An essential health resource for current and former smokers - An essential health resource for current and former smokers

Junk Food: The New Smoking

As much as cigarettes have become more and more socially unacceptable over the past few decades, a new dangerous trend is replacing them – excessive junk food consumption.

Now, before you cringe and compare me to New York City’s ex-mayor Bloomberg with his bans on trans fats and oversized sodas, hear me out.

Overconsumption of junk food

It would be unacceptable to give children cigarettes as rewards for doing well in school – yet it’s completely ok to shower them with candies, slurpees, sodas, etc. At most business lunches, there are probably more unhealthy choices than healthy. Heck – I’ve attended lectures on diabetes and obesity where an abundance of pastries, cookies, and donuts were served. TV is full of ads for junk food, sodas, etc. And let’s be honest – in this day and age, someone is much more likely to go up to a person smoking a cigarette and chide them than to someone drinking a large soda while munching on a hot dog and fries.

I know what you’re thinking – smoking is much more dangerous then eating junk food; furthermore it’s addictive. While those arguments are certainly true, what I don’t understand is why junk food consumption for the most part is completely acceptable. As a result, we’re seeing the amount of obesity in both children and adults reach an all time high. The obesity-related illnesses such as diabetes, heart disease, stroke, liver disease, and certain cancers are threatening to reverse some of the gains that we’ve made in life expectancy.

The solutions isn’t to ban junk food…

I am not here to suggest banning junk food completely – such an idea is unrealistic and unnecessary. What I do propose is for us to take a long hard look at what we’re eating and what we’re feeding our children, and make small changes. Perhaps we can demand more healthy choices at school and at the workplace. Certainly, whatever is in our control currently should be optimized. Don’t add a third junky item to your child’s lunch bag – provide an apple or carrot sticks. Encourage your children to drink more water instead of sugar laden beverages – and do the same yourself.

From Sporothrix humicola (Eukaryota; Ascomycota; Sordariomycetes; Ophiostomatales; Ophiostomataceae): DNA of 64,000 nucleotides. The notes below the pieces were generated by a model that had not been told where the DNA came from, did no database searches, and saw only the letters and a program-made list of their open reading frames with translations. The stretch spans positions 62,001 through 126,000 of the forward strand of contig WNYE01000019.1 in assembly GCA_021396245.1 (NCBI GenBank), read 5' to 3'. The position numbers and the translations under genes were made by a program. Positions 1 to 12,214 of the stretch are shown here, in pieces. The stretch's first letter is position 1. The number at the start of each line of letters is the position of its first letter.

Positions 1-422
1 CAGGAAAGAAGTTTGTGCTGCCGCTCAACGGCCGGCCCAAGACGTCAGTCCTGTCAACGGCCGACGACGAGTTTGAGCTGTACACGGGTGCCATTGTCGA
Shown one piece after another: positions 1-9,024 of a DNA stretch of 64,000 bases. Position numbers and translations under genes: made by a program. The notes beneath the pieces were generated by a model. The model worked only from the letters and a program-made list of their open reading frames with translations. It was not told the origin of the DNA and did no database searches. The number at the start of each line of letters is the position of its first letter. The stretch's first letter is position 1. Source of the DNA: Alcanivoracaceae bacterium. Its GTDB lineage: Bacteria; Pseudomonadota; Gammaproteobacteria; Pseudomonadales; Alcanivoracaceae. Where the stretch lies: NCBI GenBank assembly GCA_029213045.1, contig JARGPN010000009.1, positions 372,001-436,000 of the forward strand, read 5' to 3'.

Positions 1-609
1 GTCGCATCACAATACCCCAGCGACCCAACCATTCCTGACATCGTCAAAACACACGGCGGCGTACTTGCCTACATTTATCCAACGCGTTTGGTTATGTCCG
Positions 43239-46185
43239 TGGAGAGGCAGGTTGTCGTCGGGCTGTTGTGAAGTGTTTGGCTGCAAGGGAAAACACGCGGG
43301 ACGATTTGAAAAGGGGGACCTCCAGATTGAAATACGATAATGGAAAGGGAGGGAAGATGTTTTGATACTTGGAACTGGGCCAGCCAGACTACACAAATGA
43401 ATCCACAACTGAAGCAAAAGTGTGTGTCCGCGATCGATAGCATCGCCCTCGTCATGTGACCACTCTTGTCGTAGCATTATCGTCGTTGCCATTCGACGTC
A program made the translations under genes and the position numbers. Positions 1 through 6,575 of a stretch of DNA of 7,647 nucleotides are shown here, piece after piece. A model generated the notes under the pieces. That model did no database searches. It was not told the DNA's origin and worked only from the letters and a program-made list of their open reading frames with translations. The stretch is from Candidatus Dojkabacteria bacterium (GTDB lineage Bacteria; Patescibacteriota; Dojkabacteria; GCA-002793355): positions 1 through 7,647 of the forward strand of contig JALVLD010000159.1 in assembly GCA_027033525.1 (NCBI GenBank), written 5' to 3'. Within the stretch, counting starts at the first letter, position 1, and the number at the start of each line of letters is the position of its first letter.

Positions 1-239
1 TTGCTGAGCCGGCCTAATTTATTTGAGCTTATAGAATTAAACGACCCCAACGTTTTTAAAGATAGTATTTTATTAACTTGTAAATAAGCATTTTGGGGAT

I have a feeling that years from now we will look back with dismay at how an entire generation of people was being poisoned with horrible food much in the same way that we look back at how cool and acceptable smoking was for so many years.

- Tamir


Cigarettes today are more harmful than 50 years ago

A new study published by the Campaign for Tobacco-Free Kids explains the disturbing findings that came out last year in the Surgeon General’s Report on smoking. The report stated that in spite of the fact that the average smoker is smoking fewer cigarettes today, they’re at a higher risk of developing lung cancer and emphysema!

Why would that be? It seems that Big Tobacco has over the years engineered cigarettes into more palatable, more addictive products in a bid to get new smokers hooked. Since over the decades smoking has become less attractive and the industry has faced more regulation (e.g. warning labels on packs, a ban on advertising on TV), it’s essential for the tobacco companies to find other ways to reel in and keep new smokers.

Among the alterations in today’s smokes:

  • Increased nicotine levels to make the cigarette more addictive.
  • Increased ammonia levels which makes the cigarettes “smoother” as well increase the absorption of nicotine.
  • Increased sugar levels, which again, makes the cigarette easier to smoke as well as increases the absorption of nicotine through a byproduct of the burnt sugar called aldehyde.
  • Levulinic acid which once again makes the cigarettes easier to inhale through decreasing their harshness.
  • Bronchodilators which are chemicals that open up the airways, making it easier to inhale the tobacco deep into the lungs.
  • Menthol found in menthol cigarettes which cools the throat making it easier to smoke.
  • Increased nitrosamine levels which cause cancer. This is due to the specific tobacco blends being used in the U.S.
  • Ventilation holes in the cigarette filter which causes smokers to inhale more deeply, resulting in the tobacco smoke ending up deeper in the lungs.

There you have it – a more carcinogenic cigarette that’s inhaled deeper and is more addictive.

- Tamir


The link between depression and heart disease in women

As we’ve stated over and over again in our book and blog – it’s crucial to treat mental health problems. I quite frequently encounter patients who are told by unsupportive and/or ignorant family or friends that depression or anxiety are “all in the head.”